-- Inside Climate News: Ohio Oil, Gas Wastewater Injection Well Suspended Over ‘Imminent Danger’ To Drinking Water  [PA gas drillers use Ohio sites for disposal]

-- Warren Times: Warren County Leading Region In High Gasoline Prices

-- Bloomberg: Saudi Arabia’s Oil Squeeze Rekindles Talk Of $100 Oil

-- The Derrick: Oil Region National Heritage Area To Hold Oil Heritage Energy Security Conference Oct. 12-13 In Venango County [Some Events Invitation Only]  [PDF of article]

-- Post-Gazette: Top Work Places Survey In Pittsburgh Has EQT Natural Gas Drilling In First Place  [Check their DEP environmental compliance record here ]

-- LancasterOnline: Fracking Revenue Fund 12 Years Of Environmental Projects In Lancaster County

-- Bay Journal: Virginia Natural Gas Compressor Project Raises Environmental Justice Questions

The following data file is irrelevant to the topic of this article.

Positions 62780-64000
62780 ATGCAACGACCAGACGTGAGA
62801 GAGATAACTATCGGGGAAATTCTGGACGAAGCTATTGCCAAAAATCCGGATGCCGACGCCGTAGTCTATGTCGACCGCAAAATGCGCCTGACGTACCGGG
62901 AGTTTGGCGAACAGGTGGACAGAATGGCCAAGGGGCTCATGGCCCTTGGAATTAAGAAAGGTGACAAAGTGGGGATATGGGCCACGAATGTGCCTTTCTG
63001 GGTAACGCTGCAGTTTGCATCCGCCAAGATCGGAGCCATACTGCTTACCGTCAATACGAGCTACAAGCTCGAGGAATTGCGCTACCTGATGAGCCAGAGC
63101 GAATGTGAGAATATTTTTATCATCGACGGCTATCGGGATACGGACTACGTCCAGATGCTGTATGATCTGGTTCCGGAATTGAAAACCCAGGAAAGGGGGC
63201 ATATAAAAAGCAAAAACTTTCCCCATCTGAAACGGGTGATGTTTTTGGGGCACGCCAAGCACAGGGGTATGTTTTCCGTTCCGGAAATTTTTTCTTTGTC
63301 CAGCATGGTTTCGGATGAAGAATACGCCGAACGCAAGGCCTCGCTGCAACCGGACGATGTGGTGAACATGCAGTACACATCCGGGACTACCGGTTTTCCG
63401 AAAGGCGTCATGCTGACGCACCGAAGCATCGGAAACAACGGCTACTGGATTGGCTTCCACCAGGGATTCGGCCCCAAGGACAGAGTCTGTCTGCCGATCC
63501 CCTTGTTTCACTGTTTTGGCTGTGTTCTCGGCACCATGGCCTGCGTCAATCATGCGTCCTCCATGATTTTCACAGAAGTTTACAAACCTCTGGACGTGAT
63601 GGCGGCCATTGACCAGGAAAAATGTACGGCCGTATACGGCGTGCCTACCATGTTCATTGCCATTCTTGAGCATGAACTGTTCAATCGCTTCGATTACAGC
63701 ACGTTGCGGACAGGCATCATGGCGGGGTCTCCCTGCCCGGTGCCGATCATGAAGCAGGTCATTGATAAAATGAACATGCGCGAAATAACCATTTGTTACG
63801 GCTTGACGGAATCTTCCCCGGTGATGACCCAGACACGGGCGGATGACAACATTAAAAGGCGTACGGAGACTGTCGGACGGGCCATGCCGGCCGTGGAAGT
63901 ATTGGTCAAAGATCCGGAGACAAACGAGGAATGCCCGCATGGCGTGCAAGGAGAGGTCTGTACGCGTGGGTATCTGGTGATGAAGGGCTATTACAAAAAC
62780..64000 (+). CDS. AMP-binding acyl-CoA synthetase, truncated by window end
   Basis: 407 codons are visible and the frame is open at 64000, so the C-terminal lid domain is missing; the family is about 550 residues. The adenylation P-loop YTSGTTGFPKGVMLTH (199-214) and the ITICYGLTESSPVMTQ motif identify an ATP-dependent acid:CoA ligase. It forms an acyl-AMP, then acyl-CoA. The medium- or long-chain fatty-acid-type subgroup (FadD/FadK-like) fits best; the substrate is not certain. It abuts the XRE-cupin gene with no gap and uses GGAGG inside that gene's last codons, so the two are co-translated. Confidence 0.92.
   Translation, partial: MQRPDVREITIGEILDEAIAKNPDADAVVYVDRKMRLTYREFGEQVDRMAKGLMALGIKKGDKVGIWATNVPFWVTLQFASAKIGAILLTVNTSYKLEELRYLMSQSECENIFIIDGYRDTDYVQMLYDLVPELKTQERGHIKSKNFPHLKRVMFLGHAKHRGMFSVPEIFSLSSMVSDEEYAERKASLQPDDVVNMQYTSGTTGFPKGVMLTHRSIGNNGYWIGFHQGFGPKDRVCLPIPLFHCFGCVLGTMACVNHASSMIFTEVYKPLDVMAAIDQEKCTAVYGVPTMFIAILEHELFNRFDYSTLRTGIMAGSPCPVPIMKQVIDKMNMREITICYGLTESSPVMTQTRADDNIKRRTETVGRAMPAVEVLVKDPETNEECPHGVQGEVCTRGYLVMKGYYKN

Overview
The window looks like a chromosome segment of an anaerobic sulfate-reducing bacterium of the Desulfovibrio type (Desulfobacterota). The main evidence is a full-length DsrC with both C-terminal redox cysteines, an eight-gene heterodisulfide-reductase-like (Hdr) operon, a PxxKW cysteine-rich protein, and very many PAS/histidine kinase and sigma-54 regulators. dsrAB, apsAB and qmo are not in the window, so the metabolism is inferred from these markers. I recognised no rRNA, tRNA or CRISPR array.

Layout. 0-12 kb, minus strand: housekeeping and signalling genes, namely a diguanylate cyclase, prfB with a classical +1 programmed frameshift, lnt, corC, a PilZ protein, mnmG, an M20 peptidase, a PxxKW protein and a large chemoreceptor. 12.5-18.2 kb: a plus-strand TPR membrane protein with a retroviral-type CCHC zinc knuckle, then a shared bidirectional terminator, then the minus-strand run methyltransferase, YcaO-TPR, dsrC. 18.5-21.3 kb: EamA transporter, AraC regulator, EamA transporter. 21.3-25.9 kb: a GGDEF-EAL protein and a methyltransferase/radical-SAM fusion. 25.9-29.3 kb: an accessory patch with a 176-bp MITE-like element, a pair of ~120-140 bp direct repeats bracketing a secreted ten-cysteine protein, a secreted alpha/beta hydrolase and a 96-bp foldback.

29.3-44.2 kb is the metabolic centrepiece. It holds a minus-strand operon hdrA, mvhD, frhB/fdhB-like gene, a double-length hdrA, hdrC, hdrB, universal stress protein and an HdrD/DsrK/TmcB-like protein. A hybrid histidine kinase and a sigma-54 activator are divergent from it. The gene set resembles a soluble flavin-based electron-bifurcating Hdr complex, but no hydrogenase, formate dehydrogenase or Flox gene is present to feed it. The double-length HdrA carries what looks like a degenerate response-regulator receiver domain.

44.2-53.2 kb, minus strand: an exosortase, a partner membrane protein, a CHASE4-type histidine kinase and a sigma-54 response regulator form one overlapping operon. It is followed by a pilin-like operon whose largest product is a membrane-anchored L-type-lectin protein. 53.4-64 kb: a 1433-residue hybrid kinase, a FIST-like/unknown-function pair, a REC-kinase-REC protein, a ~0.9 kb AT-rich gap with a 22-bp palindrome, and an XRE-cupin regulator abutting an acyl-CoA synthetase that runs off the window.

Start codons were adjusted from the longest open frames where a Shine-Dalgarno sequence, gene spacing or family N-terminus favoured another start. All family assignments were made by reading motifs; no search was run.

-- Financial Times: World At ‘Beginning Of End’ Of Fossil Fuel Era, Says Global Energy Agency [Demand For Oil, Natural Gas, Coal Will All Peak Before 2030]

-- Wall Street Journal: Demand For Oil, Natural Gas, Coal To Peak This Decade, IEA Chief Says 

Related Articles This Week:

-- Environmental Health Project Finds Results ‘Very Concerning’ From University Of Pittsburgh Studies Showing Links Between Natural Gas Development And Lymphoma Cancer, Worsening Asthma Conditions, Lower Birth Weights  [PaEN]

-- Oil & Gas Industry Spills, Releases Created Over 575 New Brownfield Sites So Far In Pennsylvania, With More Every Week  [PaEN]

-- Petro Erie, Inc. Says It Lacks The Financial Ability To Comply With DEP’s Order To Clean Up Conventional Oil Well Wastewater That Contaminated The Village Of Reno’s Water Supply In Venango County; Will Taxpayers Be Stuck With Cleanup Costs Again?  [PaEN] 

-- DEP Publishes Interim Final Environmental Justice Policy Changing Permit Review Process; Opens Comment Period Setting 9 Public Hearings  [PaEN] 

-- Oil Region National Heritage Area To Hold 2nd Oil Heritage Energy Security Conference Oct. 12-13 In Venango County  [PaEN]

-- PUC Urges Consumers To Shop For Natural Gas Supplies To Lock In Lower Gas Prices To Help Insulate Against Potential Energy Price Spikes  [PaEN]

[Posted: September 13, 2023]  PA Environment Digest